MILAN, Italy, January 15, 2018 (LifeSiteNews) – Two signatories of the Filial Correction have been chastised for mentioning their relationship to a Catholic university beside their signatures, and one has been dropped as an external researcher.
Vatican reporter Marco Tosatti reported last week that he had received an email from one of the signatories associated with a Catholic university in Milan.
He did not name these scholars, but the Filial Correction bears the names of four gentlemen from the Universita Cattolica del Sacro Cuore (Catholic University of the Sacred Heart) in Milan: Dr. Ettore Gotti Tedeschi, a professor of ethics; Prof. Massimo de Leonardis, a professor and director of the Department of Political Science; Dr. Giuseppe Reguzzoni, an external researcher; and Prof. Andrea Sandri, a research associate.
In the email, which Tosatti reprinted with some redactions, the signatory indicated that both he and another scholar had received warnings from the Catholic University in Milan in November saying that they had misused educational-academic titles by placing them next to their names in the Filial Correction. The titles, the University stated, should be used only in an academic context.
“Obviously the justification is a Jesuitical pretext,” wrote the signatory. “I want to see them go around to all the law firms in Milan at which prominent lawyers mention on their brass plates their partnerships with the Catholic [University]!”
The Filial Correction, delivered to Pope Francis on August 11, 2017, voiced the concerns of Catholic theologians that the pontiff had propagated heretical positions about marriage, the moral life, and the Eucharist. These positions, they warned, are causing further “heresies and other errors” to spread throughout the Catholic Church.
Catholic scholars, researchers, and academics from a number of fields were the first forty signatories of the Filial Correction. Later other Catholic specialists added their names to the document. This was the first such admonishment of a living pontiff since the Middle Ages.
The signatory told Tosatti how he had discovered in early December that he had been struck off the list of contributors, which means that — despite what he had been told verbally — he would not be given a contract in the next few months.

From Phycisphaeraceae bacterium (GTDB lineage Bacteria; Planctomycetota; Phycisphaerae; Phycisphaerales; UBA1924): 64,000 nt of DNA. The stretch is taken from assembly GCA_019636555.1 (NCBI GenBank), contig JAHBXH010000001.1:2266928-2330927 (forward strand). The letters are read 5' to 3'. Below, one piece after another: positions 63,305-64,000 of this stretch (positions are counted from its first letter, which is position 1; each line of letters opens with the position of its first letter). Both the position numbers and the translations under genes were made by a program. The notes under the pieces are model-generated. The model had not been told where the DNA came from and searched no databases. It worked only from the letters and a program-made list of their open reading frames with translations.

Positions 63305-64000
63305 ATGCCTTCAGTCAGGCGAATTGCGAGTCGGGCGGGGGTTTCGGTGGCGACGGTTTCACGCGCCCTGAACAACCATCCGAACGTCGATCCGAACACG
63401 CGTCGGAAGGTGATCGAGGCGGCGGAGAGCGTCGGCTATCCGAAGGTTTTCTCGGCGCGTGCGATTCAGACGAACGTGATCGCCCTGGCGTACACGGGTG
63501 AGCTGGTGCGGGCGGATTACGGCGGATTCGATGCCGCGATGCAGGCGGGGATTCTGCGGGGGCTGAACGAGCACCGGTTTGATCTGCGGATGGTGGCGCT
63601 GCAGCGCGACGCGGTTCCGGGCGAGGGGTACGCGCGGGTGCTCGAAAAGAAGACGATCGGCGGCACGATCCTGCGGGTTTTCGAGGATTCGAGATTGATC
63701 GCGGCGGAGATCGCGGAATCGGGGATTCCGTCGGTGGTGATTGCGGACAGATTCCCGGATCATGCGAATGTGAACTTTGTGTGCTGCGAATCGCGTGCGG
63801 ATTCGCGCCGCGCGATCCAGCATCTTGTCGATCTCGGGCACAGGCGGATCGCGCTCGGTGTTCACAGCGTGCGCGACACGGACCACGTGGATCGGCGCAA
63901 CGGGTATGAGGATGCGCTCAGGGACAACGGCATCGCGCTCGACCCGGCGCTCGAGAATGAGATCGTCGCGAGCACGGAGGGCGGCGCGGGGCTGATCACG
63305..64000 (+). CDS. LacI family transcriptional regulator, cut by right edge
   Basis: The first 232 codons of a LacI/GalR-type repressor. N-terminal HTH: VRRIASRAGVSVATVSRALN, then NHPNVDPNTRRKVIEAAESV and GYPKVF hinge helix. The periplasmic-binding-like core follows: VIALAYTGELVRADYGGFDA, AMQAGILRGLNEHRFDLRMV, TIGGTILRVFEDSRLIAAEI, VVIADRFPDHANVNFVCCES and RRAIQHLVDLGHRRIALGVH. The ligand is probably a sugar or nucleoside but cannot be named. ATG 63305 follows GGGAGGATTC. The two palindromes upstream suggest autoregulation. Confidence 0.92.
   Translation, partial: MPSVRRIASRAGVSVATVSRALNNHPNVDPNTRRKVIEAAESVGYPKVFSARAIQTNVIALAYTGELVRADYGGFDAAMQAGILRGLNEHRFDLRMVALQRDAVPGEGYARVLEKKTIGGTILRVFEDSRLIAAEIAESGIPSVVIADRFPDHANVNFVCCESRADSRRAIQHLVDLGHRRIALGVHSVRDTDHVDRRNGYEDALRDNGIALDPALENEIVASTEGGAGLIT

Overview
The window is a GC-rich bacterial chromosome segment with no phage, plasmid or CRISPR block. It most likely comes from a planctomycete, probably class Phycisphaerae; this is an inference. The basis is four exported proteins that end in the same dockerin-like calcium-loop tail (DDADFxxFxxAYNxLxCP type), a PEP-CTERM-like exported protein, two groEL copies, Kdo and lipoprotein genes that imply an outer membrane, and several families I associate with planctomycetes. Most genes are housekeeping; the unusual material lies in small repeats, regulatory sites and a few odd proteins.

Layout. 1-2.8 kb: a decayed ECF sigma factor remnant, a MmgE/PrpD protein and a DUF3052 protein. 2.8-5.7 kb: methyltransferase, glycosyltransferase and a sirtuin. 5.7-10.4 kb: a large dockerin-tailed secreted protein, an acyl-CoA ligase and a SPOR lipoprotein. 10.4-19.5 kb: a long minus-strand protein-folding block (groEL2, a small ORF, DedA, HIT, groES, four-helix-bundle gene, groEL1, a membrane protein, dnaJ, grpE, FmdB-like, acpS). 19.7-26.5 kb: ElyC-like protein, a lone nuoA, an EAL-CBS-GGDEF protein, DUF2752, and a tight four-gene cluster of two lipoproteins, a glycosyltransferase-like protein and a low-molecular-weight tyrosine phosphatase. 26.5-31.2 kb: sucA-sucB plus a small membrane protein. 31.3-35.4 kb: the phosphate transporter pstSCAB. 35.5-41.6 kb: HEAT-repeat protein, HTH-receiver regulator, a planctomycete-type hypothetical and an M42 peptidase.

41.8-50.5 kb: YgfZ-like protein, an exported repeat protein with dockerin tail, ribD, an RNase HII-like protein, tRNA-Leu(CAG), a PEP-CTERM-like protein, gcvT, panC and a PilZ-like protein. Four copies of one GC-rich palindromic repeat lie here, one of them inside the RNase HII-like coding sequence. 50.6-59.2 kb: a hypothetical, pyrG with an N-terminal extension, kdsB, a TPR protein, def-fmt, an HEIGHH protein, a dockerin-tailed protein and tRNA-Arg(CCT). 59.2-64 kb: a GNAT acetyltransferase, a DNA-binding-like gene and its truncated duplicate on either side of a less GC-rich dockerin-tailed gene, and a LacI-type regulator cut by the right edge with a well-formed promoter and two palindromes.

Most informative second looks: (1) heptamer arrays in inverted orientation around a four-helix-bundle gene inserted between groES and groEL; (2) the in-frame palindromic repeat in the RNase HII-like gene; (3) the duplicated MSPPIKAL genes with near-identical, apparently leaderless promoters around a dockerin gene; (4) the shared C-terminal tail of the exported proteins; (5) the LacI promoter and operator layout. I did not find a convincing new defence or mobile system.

The scholar provided Tosatti with textual evidence that the Catholic University had indeed given him the title “external researcher” and included him in a previous list of collaborators. He said that neither he nor his fellow signatory had received any personal contact.
“They are even wiping from the [University] webpage, both for me and for [redacted], the record of our past activities!” he wrote.
Both signatories have taken legal advice.
The email-writer told Tosatti that a friend with Vatican connections had suggested that the unfriendly gestures on the part of the Catholic University may have stemmed from the Holy See.
“One of my sources, from Vatican circles, has suggested that the whole initiative could have started not so much directly from the Rector’s Office, but from a certain, well-known cardinal of the Roman Curia, upon whose dicastery Catholic universities ultimately depend.”
Professor Claudio Pierantoni, scholar of patristics and professor of medieval philosophy at the Universidad de Chile in Santiago, wrote in an article in September that an “official persecution” of faithful Catholics has now begun under the Francis pontificate.
“The official punishment of a Catholic thinker for the sole crime of defending an orthodox doctrine,” wrote Professor Claudio Pierantoni, signifies the “beginning of the official persecution of orthodoxy within the Church,” he said. Pierantoni was specifically referring to Dr. Josef Seifert, who had been removed from a Catholic university in Spain by Archbishop Javier Martínez Fernández after raising some questions about the Pope’s 2016 Exhortation Amoris Laetitia.
About his own removal, Seifert said that it signaled what he called a “topsy-turvy Inquisition” happening in the Church which is targeting and persecuting orthodox Catholics for failing to affirm the “situation ethics” that the Church has always condemned.